Modulating factors of intracellular calcium dynamics in vascular smooth muscle cell : a numerical study
Thesis DisciplineMechanical Engineering
Degree GrantorUniversity of Canterbury
Degree NameDoctor of Philosophy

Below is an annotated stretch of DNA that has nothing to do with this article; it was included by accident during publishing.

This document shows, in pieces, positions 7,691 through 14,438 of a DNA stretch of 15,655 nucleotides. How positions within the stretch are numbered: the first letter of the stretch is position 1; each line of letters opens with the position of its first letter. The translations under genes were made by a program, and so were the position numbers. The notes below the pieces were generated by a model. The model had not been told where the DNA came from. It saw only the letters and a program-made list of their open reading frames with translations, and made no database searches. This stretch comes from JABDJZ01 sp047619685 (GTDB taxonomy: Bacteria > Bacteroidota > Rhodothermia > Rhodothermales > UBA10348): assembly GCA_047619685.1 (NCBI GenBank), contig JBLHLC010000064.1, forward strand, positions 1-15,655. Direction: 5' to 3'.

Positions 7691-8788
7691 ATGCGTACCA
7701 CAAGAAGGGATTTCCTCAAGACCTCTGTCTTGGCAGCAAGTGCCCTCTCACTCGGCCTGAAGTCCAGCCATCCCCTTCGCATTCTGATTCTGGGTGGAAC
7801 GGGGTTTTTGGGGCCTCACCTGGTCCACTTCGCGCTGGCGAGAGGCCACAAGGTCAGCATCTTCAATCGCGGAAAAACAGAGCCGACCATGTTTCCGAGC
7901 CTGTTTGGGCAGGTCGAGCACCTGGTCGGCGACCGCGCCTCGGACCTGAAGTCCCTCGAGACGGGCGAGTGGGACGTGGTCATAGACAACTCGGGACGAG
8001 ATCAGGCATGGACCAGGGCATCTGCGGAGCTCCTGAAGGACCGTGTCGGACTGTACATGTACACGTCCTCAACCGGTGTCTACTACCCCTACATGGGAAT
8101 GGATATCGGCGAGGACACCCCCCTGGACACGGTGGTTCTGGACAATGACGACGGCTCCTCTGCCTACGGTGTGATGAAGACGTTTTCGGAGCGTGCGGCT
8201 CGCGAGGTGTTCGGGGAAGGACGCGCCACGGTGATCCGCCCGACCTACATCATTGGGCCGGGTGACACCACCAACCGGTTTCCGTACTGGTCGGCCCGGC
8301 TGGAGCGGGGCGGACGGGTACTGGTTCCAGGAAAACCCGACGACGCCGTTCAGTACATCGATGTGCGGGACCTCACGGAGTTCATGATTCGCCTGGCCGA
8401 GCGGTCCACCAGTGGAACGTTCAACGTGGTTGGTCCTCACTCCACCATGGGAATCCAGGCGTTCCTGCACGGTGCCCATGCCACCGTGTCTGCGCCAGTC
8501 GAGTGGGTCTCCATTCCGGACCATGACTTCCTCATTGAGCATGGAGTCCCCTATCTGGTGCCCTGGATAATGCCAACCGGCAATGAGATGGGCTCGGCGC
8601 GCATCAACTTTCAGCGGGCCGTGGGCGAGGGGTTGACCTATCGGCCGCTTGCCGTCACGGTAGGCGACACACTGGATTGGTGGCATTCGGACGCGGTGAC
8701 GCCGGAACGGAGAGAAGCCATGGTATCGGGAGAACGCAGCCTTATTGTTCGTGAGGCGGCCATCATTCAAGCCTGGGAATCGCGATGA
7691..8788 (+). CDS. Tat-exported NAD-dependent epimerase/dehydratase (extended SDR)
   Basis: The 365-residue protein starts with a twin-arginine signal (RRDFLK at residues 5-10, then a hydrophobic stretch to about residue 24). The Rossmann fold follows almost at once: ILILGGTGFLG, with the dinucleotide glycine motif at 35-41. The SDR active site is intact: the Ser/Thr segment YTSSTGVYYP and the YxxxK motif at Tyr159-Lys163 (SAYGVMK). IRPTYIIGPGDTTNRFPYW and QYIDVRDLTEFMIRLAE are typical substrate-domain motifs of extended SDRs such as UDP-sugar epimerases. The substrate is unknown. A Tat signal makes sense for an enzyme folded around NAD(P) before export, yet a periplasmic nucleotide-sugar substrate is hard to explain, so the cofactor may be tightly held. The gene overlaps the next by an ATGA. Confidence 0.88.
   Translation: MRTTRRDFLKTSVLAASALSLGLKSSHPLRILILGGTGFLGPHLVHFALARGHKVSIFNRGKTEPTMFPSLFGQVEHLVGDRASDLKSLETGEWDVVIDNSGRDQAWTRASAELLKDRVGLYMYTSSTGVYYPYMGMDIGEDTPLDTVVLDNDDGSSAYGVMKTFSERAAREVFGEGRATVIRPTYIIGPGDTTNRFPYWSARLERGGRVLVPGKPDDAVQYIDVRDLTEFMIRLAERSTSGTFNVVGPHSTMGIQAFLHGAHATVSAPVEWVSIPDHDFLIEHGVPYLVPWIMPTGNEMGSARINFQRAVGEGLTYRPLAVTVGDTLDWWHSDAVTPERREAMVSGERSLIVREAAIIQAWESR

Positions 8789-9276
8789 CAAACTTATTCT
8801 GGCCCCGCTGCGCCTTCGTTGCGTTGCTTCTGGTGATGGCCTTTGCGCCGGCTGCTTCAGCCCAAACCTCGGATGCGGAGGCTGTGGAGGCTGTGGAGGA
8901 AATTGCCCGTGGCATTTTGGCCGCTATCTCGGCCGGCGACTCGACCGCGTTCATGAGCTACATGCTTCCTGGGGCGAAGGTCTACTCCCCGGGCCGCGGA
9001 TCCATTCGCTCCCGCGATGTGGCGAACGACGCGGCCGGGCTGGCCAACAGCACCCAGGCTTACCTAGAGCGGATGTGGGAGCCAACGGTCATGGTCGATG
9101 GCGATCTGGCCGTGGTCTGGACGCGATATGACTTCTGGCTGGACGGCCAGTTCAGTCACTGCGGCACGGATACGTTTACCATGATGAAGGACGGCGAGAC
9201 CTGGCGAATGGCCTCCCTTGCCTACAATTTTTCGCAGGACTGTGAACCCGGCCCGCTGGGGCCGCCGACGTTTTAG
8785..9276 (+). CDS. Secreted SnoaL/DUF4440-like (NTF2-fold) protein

The prevalence of diabetes, a metabolic disorder characterized by hyperglycemia, is increasing rapidly worldwide. According to the world health organization (WHO), almost 422 million people in the world have diabetes. Vascular dysfunction, that is distinctively observed in diabetic patients, also leads to the high chance of cardiovascular diseases. The cellular mechanisms of vascular dysfunction in diabetes are not completely elucidated because of the high-level complexity involved. There are some recent studies in literature about the vascular smooth muscle cell (VSMC) dysfunction associated with diabetes. These studies imply that the dysfunction of diabetic VSMC is related to the alterations of functions of gap junctional intercellular communication (GJIC) and calcium handling proteins such as sarcoplasmic reticulum calcium ATPase (SERCA), inositol trisphosphate receptor (IP3R), and ryanodine receptor (RyR). The main purpose of the thesis is to explore the importance of SERCA, IP3R, RyR and GJIC as modulating factors of intracellular calcium Ca2+ cyt dynamics in VSMCs and investigate the related consequences in the perspective of diabetes. As a powerful tool to investigate extremely complex biological systems, we have developed a mathematical model of VSMC to accomplish our research aims. The sarcoplasmic reticulum (SR) was modelled as a single luminally continuous store with homogeneous luminal calcium. None of the VSMC mathematical models has used sequential binding of calcium and IP3 for the activation of IP3R. As calcium is the central attention of the study, we have incorporated a simplified 4-state sequential-binding IP3R model. The change of SERCA, IP3R or RyR level shifted the oscillatory state of intracellular calcium to steady and vice versa at a constant agonist concentration. Especially, increasing SERCA level move the oscillatory region to high agonist concentrations whereas increasing IP3R or RyR level shift the oscillatory region to lower agonist concentrations. The shift of oscillatory region was significant at low SERCA levels and at low IP3 levels. The model results indicate that using the same agonist concentration for studying the existence of intracellular concentrations in the absence of IP3R or RyR may lead to contradictory findings because of the shift of oscillatory region. The model results showed that Vm-mediated signalling mechanism plays dominant role in the propagation of calcium rise whereas the activation of IP3R acts as a limiting step to make the IP3-mediated calcium propagation ineffective. It seems that the penetration depth and the wave velocity of intracellular calcium oscillations in coupled VSMCs are strongly related to the GJIC if the regenerative propagation was not extended to all the non-stimulated cells. The downregulation of IP3R and RyR reduced the penetration of intracellular calcium propagation in VSMCs. The SERCA regulation of the frequency of intracellular calcium oscillations and penetration of regenerative propagation are biphasic. Based on the model results, our hypothesis is that if an external environment influences the agonist-induced calcium transients, the VSMC may alter the levels of SERCA, IP3R and/or RyR expressed in the SR to restore intracellular calcium transients matched with the functional need. The reduced SERCA level is a possible mechanism for the “smoothed" calcium transients in diabetic VSMCs. The SERCA level tends to be the regulating factor of intracellular calcium in both the activation and relaxation phases of oscillations. Also, the model results indicate that the functional changes due to altered level of IP3R in diabetic VSMCs might be regulated by altering the level of the RyR protein and vice versa. However, the impaired intracellular calcium dynamics due to reduced SERCA levels can not be restored by changing IP3R or RyR levels because of the reduced intra-SR calcium load. These findings lead to the fact that reduced SERCA level is probably the primary factor responsible for the reduced intracellular calcium transients and the reduced contractility in diabetic VSMCs even though all the three proteins, SERCA, IP3R and RyR, are varied.